Four fall guys on the Delhi water front

Delhi is trapped between the heat of hell and the hell of high water

R.K. Laxman once drew a cartoon showing the Common Man perched on the roof of a flooded building which bore the signboad ‘Drought Relief Centre’, and a chaprasi, who had arrived in a country boat, giving him another one to replace it. The new board read: ‘Flood Relief Centre’.

India’s cities are trapped in the same binary—between the heat of hell and the hell of high water. Look at Delhi. The city is thirsting for water currently, with taps having gone dry and temperatures soaring to Sahara levels. In two or three weeks, Delhizens—that includes me—will complain of floods in some parts and of waterlogging on most streets. It takes only days for the city and its citizenry to switch from groaning about no water to wailing about excess water.

No different are most other cities. The streets of Bengaluru were flooded during the rains last year; this summer the city has been thirsting for water.

Who are to blame? In the case of Delhi, it is four sets of people.

Illustration: Deni Lai Illustration: Deni Lai

The first set are our usual suspects, the politicians. Delhi, ruled by the Aam Aadmi Party, gets 40 per cent of its water from the Yamuna in the BJP-ruled Haryana, 25 per cent from the Ganga in Uttar Pradesh which is also ruled by the BJP, and 22 per cent from the Bhakra Nangal on the Sutlej in Congress-ruled Himachal. The remaining 13 per cent has to come from Delhi’s own innards, its deep underground, through tubewells and ranney wells.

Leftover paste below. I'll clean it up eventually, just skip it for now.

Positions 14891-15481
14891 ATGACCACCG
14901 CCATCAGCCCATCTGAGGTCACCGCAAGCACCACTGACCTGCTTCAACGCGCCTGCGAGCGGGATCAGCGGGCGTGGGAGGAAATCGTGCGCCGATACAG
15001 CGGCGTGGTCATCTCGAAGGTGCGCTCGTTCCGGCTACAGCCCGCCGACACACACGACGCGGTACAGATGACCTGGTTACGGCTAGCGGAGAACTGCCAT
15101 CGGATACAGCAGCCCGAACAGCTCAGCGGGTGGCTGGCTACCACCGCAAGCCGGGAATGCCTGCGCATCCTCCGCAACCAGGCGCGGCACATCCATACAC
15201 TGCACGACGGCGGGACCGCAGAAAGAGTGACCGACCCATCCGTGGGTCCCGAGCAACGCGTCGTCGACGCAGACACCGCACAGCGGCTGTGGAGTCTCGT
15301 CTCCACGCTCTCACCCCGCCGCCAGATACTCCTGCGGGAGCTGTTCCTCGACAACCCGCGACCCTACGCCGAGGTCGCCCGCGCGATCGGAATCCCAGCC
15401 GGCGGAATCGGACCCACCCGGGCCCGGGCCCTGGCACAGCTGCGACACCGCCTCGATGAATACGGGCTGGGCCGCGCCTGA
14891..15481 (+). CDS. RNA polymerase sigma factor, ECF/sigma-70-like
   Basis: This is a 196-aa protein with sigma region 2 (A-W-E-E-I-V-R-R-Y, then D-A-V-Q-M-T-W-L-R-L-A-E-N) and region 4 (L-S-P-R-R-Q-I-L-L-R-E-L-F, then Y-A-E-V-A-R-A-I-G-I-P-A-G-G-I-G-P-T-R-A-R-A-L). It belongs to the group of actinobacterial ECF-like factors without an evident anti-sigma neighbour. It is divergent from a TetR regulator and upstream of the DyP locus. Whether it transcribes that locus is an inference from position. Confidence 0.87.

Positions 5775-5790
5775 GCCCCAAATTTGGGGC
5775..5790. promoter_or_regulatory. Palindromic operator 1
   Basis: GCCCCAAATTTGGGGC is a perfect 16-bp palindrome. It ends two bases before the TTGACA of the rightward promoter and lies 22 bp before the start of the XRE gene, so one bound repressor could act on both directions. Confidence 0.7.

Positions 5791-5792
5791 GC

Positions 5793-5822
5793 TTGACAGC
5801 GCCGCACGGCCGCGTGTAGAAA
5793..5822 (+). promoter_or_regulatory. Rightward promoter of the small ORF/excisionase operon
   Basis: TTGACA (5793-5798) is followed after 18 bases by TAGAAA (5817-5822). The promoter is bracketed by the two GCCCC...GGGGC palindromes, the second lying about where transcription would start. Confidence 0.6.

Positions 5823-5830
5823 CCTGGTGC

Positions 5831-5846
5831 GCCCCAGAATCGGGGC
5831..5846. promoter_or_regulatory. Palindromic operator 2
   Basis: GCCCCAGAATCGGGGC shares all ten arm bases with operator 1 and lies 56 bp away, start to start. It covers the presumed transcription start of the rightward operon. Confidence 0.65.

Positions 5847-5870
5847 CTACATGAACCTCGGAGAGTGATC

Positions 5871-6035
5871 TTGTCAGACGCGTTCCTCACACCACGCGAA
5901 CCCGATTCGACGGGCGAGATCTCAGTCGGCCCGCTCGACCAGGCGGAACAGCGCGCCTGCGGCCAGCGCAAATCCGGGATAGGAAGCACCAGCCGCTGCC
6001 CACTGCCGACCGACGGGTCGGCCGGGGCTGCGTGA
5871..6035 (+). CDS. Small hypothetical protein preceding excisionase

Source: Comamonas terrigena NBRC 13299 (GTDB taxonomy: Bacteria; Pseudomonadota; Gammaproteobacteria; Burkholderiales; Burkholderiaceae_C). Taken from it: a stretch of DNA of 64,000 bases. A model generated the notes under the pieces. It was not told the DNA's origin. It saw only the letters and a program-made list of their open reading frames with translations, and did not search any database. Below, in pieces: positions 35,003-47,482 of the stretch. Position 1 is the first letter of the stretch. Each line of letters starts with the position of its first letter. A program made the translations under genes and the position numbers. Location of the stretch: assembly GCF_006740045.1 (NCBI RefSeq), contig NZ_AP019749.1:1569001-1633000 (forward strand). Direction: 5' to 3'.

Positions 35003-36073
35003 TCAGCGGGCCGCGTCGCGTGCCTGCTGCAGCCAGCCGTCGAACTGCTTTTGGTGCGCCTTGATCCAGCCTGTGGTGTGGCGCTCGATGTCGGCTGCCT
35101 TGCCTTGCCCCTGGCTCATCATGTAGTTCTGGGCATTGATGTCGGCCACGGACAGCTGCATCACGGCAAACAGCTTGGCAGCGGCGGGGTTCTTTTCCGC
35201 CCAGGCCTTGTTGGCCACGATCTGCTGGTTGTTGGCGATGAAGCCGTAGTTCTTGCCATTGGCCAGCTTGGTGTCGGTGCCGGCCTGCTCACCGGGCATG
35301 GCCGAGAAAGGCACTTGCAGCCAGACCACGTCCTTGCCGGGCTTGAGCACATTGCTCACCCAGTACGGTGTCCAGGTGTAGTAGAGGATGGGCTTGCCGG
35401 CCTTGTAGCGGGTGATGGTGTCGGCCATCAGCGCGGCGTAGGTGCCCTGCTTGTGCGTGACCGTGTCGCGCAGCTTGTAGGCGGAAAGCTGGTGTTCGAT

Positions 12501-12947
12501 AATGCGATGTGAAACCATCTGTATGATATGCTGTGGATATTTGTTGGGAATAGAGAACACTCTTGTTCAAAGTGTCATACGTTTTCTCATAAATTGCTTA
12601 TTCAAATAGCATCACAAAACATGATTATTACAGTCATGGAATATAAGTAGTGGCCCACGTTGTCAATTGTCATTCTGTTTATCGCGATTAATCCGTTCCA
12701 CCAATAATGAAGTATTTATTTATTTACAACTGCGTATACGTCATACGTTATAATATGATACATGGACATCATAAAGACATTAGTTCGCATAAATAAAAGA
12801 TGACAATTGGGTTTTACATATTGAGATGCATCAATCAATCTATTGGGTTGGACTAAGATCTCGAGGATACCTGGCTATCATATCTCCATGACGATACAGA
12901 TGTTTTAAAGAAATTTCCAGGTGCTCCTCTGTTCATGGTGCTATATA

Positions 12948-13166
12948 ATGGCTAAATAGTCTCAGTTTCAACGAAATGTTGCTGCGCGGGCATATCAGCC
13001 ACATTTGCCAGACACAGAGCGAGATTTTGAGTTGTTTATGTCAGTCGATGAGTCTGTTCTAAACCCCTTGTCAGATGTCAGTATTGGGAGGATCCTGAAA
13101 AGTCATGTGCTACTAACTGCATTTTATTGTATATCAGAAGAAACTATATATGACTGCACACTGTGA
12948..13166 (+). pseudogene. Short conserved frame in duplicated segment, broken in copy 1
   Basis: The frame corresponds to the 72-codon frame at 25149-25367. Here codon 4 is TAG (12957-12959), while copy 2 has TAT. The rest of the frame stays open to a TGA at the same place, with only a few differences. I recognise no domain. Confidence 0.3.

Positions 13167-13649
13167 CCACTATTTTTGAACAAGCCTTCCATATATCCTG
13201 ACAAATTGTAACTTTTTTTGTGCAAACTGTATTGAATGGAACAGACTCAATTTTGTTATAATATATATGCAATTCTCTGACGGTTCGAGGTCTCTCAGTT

Delhi’s Aam Aadmi rulers—the jailed ones, the fasting ones and the few free ones—say Haryana is of no help. Neither is it giving water, nor allowing water from the fairly friendly Himachal to flow through Haryana into Delhi. In short, there is many a slip and several barrages between the reservoir up the Sutlej and the dry tap down in Delhi.

The second set are our inept engineers. They haven’t desilted the river and the water reservoirs in time. If they had, the reservoirs wouldn’t have flooded out during the monsoon, and would have had that water for us to drink in summer.

The third are our myopic town planners and greedy real estate developers. Look at the ‘ground reality’. Bengaluru, which had more than 1,400 water bodies in the 19th century, has only 193 today. A Jal Shakti ministry report of last year said that three out of four of Delhi’s 893 ponds and lakes had dried up, built over, become sewage pools or filled with solid waste. Huge acreages that once sported a bungalow or two have been turned into square miles of solid concrete and floor tiles that don’t allow even a drop of water to percolate. Every possible square inch of the ground—courtyards, parking spaces, park walkways and all—has been cemented or tiled up.

The result? All the water that Indra showers on Indraprastha simply floods the surface, and goes down the drain literally, or into the few rain water harvesters which are nothing but cosmetic attachments to buildings. With the result, Mother Earth under Delhi’s 1,488 square kilometres is as dry as baked brick. There is no sub-surface water for tubewells to pump up. A Central Groundwater Board report of last year said that 41 per cent of subterranean Delhi has been sucked dry.

Now for the fourth culprits. Ladies and gentlemen, look into the mirror. We, the pampered citizens of Delhi, are the fourth cause for both the current tap drought, and next month’s waterlogging. We tile up our building premises, letting the water flow into the streets. And studies say, a third of us keep the tap on while brushing, shaving and bathing.

Let’s mend our ways before blaming others.